Two of our Council members, both professionals themselves, have come alongside the ELFC team in a spirit of collaboration and with a desire to be helpful along the way. Many hours have been devoted to meetings, emails, conversations, and reports... all with the desired goal that the ELFC would flourish on Maple Avenue.


Why is the church kicking Wee Care out of its building?

The church has attempted to help Wee Care end well as a ministry of the church, while providing for the best possible start of its successor on Maple Avenue, for the past two+ years. Time, capital and human resources, and much prayer has been invested toward that goal. The ELFC Board has decided it cannot make a go of a daycare on Maple Avenue, and the church will continue to help Wee Care finish well as a ministry of the church after 34 years.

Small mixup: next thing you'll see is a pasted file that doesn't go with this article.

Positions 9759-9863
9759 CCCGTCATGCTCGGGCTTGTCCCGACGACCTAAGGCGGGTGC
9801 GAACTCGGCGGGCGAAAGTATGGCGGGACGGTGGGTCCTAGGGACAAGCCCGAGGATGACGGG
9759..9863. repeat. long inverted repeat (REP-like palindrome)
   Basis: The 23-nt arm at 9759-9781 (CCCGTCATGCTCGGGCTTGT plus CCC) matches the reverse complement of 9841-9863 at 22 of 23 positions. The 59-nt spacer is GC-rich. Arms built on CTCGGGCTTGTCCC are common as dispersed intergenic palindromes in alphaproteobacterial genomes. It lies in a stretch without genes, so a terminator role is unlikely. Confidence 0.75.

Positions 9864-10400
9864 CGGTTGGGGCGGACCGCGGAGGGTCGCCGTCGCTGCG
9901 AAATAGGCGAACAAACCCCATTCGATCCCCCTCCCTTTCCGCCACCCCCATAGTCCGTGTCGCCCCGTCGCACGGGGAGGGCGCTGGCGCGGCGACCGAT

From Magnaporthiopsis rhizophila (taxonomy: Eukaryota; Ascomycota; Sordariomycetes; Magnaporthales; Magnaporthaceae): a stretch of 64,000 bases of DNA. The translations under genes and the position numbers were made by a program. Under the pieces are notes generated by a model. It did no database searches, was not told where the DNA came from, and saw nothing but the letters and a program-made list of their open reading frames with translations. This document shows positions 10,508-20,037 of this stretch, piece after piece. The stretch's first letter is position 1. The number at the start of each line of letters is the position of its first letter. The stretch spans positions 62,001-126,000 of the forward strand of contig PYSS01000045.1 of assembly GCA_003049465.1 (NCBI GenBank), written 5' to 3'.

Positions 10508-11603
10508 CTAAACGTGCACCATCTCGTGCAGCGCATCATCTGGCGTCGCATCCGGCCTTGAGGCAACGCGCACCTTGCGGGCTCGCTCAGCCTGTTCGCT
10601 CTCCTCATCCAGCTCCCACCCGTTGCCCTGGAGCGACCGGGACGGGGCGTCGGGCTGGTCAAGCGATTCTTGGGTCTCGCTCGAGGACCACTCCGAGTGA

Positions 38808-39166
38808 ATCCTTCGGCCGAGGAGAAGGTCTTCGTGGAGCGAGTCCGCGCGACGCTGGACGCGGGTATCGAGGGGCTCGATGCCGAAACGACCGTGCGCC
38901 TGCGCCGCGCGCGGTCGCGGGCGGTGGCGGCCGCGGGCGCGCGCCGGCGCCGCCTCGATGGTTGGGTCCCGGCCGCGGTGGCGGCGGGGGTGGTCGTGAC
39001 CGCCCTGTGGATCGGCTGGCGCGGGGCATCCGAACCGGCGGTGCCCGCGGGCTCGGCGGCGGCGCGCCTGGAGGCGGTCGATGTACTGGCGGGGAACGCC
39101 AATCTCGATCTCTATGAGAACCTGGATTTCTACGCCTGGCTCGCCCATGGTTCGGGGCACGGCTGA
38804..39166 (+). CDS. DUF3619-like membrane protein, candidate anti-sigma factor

Why did the church “oblige” the ELFC to endorse a Memorandum of Understanding (MOU) and impose the June 29 deadline?

Agreements help mitigate disagreements. With two deadline extensions having been granted at that point, the MOU was proposed to help the process move forward with clarity and intention. The church desired to see the ELFC have a strong future, and it was important to have an agreed upon timeline by which the ELFC would have vacated the church property.


I’ve heard that the church is going to turn the Wee Care space into a youth room and coffee shop. Is that true?